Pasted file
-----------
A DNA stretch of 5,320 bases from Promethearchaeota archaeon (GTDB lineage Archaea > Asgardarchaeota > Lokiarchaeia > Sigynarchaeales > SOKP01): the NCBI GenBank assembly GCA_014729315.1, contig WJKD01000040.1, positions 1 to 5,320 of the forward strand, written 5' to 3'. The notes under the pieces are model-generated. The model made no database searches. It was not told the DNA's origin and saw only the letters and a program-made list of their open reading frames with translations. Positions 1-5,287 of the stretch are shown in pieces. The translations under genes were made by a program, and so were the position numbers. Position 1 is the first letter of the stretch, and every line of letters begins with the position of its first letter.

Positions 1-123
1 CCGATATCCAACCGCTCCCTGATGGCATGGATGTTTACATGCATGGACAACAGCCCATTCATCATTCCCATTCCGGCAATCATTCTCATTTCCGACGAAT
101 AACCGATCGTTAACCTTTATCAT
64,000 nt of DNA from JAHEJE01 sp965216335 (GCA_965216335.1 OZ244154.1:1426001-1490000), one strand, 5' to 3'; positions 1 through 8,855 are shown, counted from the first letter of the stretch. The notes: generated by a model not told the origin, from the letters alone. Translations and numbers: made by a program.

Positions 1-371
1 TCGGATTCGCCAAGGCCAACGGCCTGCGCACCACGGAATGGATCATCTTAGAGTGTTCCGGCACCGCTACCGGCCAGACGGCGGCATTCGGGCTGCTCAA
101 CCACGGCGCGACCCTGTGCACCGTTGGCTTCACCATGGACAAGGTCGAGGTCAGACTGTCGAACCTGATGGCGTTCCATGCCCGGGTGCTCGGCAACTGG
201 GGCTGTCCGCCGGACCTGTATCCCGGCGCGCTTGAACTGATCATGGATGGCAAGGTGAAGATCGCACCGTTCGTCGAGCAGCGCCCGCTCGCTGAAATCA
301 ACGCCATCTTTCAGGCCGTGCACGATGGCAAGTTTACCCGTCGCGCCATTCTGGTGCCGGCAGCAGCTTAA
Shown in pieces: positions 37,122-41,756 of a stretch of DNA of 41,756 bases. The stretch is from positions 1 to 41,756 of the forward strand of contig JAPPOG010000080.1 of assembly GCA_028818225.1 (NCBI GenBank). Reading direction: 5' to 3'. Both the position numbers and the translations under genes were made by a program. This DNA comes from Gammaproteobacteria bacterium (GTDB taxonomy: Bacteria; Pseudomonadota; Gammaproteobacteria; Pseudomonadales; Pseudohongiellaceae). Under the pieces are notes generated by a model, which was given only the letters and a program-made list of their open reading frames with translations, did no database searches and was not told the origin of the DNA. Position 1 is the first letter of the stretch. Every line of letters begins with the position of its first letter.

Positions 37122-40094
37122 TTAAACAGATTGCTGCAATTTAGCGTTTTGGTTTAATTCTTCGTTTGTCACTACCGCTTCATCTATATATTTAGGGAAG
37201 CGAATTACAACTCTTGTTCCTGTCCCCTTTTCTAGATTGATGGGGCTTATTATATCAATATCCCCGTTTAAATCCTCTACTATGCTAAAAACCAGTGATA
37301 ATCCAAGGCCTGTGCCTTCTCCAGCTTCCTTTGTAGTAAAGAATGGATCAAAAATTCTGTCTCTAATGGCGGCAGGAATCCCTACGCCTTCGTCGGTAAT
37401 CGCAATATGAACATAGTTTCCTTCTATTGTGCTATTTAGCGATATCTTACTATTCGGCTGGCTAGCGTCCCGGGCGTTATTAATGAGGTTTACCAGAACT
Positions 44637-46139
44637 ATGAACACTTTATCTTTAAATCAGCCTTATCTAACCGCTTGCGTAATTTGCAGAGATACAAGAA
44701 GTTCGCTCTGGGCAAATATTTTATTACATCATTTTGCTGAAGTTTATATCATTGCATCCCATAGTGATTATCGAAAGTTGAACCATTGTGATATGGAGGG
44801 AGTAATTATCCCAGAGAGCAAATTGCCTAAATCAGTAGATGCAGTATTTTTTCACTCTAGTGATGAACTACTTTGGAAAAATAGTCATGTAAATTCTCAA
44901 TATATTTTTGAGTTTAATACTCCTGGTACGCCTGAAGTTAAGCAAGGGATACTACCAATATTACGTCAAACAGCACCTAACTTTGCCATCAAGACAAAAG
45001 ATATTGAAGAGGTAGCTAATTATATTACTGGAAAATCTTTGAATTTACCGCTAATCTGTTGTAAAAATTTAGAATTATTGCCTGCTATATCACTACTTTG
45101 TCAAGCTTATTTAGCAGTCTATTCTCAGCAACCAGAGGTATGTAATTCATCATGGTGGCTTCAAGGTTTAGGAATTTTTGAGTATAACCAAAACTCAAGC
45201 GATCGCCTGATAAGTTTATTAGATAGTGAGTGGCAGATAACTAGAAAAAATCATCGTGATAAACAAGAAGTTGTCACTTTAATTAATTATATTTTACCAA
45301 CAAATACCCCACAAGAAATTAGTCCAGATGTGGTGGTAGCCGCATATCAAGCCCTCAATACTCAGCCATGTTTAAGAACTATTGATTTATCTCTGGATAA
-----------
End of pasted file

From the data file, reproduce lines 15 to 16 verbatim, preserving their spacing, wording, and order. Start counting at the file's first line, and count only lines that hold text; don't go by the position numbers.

37301 ATCCAAGGCCTGTGCCTTCTCCAGCTTCCTTTGTAGTAAAGAATGGATCAAAAATTCTGTCTCTAATGGCGGCAGGAATCCCTACGCCTTCGTCGGTAAT
37401 CGCAATATGAACATAGTTTCCTTCTATTGTGCTATTTAGCGATATCTTACTATTCGGCTGGCTAGCGTCCCGGGCGTTATTAATGAGGTTTACCAGAACT